What is your dream legal career? Are you a recent graduate who wants to work in constitutional law, or as a human rights attorney? Do you envision yourself winning big cases in corporate law? Maybe you have your eye on the prosecuting attorney’s office and a potential future in politics. Whatever the case may be, you will need a resume and cover letter that truly makes a connection with the legal offices to which you apply.
A great cover letter introduces you to your potential employer. It communicates that you are the perfect candidate, and it creates the lead you need to move on to the job interview. In order to help you get started, here are some great tips for you to follow with a sample attorney cover letter for reference.
Answer The Most Important Question First
That is: why are you the perfect fit for this specific job. Explain this in detail. Don’t just focus on the position though. You should also focus on the law firm itself. Highlight your skills, your personality, and your passions. What are your career goals? Show how they align with the organization. The HRs always favor applicants they believe will stick around for the long haul.
Talk About Your Accomplishments, But Make Sure They Align With The Requirements of The Job
Your accomplishments are the most important part of your value as an attorney. Whether it’s brokering deals outside of the courtroom, litigation, or proving a deep understanding of your specific legal specialty, potential employers want to know what you have done. More importantly, they want to know what you can do for them.
Prove you are an experienced, intelligent attorney by briefly parlaying your successes. But, do so in a way that ensures the reader you will be an asset to their law firm. Granted, this can be difficult if you are entering a new area of law, or if you are just beginning as a junior attorney.
Still, in these cases, you can focus on specific things you have done that would make you a good fit for the new position. For example, if you are moving from business law to criminal defense, you can focus on how you ensured that small business owners were always treated fairly by large corporations. That would communicate your willingness to stand up for the least fortunate.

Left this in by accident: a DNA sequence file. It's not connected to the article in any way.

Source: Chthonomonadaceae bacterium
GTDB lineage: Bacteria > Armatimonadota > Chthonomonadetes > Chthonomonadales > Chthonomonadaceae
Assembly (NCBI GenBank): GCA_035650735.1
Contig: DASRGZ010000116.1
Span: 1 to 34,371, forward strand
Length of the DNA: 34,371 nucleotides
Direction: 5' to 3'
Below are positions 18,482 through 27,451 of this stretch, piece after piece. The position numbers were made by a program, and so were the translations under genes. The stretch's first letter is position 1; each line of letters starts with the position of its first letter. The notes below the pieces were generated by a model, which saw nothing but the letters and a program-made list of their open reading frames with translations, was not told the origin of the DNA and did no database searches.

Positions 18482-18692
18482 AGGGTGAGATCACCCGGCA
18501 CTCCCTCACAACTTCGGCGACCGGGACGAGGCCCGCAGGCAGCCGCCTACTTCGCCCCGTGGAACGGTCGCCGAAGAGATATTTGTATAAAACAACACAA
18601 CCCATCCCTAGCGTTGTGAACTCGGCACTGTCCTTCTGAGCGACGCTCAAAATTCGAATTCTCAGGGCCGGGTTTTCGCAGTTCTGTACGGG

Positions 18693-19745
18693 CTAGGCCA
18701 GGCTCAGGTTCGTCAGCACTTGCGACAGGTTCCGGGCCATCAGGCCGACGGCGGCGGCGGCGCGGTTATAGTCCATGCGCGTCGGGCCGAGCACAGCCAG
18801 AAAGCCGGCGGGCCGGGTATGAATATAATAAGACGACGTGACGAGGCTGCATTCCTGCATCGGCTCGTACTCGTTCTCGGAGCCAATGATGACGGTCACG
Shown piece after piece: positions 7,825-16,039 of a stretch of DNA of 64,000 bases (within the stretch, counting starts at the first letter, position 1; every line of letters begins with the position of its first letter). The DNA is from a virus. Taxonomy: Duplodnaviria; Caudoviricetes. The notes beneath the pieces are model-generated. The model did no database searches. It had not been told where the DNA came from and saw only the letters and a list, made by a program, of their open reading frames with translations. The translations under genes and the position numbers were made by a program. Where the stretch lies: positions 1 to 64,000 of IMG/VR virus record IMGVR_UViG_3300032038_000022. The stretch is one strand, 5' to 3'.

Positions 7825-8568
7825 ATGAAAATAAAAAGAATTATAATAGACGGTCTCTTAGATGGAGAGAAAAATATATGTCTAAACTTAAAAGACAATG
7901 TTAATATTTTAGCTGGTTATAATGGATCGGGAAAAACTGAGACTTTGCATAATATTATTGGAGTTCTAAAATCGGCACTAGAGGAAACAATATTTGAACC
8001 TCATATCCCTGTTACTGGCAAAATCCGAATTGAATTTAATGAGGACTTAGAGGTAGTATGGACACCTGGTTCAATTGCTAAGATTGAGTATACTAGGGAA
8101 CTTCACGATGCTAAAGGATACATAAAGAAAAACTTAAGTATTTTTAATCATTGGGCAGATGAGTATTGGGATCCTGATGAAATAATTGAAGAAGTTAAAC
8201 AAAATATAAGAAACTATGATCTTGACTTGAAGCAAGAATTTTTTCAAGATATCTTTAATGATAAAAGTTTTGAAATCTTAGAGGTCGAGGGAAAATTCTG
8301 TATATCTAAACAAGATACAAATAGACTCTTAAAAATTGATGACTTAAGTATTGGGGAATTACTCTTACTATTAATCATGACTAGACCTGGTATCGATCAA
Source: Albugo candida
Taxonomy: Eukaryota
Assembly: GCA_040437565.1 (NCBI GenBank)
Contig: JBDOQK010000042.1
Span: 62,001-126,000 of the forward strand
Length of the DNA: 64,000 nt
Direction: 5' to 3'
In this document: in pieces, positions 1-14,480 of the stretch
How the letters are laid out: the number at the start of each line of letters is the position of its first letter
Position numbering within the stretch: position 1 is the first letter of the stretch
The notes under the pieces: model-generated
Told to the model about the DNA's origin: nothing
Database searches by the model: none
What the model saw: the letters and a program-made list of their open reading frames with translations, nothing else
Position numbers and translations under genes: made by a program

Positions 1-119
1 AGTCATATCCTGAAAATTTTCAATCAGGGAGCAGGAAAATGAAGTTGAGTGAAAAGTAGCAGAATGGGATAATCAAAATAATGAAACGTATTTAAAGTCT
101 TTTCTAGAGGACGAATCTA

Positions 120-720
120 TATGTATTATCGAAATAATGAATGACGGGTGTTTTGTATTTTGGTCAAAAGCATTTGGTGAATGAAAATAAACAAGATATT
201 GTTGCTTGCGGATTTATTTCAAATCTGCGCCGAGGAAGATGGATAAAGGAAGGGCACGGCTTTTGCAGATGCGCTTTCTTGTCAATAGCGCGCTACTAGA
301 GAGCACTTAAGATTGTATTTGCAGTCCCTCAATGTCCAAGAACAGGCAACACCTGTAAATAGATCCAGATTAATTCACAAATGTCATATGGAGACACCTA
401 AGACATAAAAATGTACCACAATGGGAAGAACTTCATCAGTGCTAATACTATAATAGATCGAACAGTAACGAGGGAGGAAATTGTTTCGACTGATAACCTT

Career Consultant, CPCC, CPRW
Leave No Doubt by Quantifying Everything
Anecdotes are interesting, but you need true proof to show that you are a strong performer and a perfect fit for the job. That means bringing out the numbers as you work to describe what you have done. Avoid generalities, and be specific. Don’t say that you won most of your cases. Say that you received a favorable ruling in 95% of the cases you took to trial.
Keep it Brief
Have you ever been criticized by a judge or colleague for being too verbose? It’s not uncommon. Lawyers tend to be great at verbal and written communications. That’s wonderful, but this is a time when brevity will work in your favor.
Keep your letter to a single page, and about three paragraphs long. Avoid repeating points that you have already mentioned in your resume. Finally, avoid a lot of long sentences, big words, and needlessly complex legalese. You’ll impress other attorneys least of all with that approach.
Close With a Strong Sentiment
Your final paragraph should begin by simply thanking the reader for taking the time to read your letter and the attached resume. Add a couple of statements summarizing your interest. Then, close out with a strong statement that presumes you are going to make it to the interview stage. This confidence is the kind of closing that will earn attention and respect.
Attorney Cover Letter Sample in .docx Format
Download example (Word version)
Attorney Cover Letter Example – Text Format
Dear Michael Scott Esq.
I am writing this letter to express my interest in the position of attorney in the Clinton County Public Defender’s office. I have recently passed the Bar Exam, and I am qualified to practice in the states of California, Washington, and Oregon. During my last year of law school, I completed an internship at The Justice Project. Also, I clerked in Jude Miller’s office, a woman you know has dedicated her life to ensuring that even the least fortunate are fairly represented in criminal matters. These experiences have fueled my desire to work in criminal defense and to work with those who may not otherwise be able to afford an attorney.
In addition to my internship and clerk experience, I am also capable of researching constitutional law, drafting legal agreements, and communicating complex law matters to laypersons. I am a team player with a passion for law, and I believe I can be an asset to your office.
Let’s get together soon to discuss the next steps. I am ready to join your team.
Thanks for your consideration,
Patrick Ninja, Esq.
Final Thoughts: Don’t Go Rogue!
Pay close attention to any instructions provided to you about submitting your job application. Enclose all the documents in the right format, re-check contact details for your references and re-read the original job posting to ensure that you’ve hit all the marks.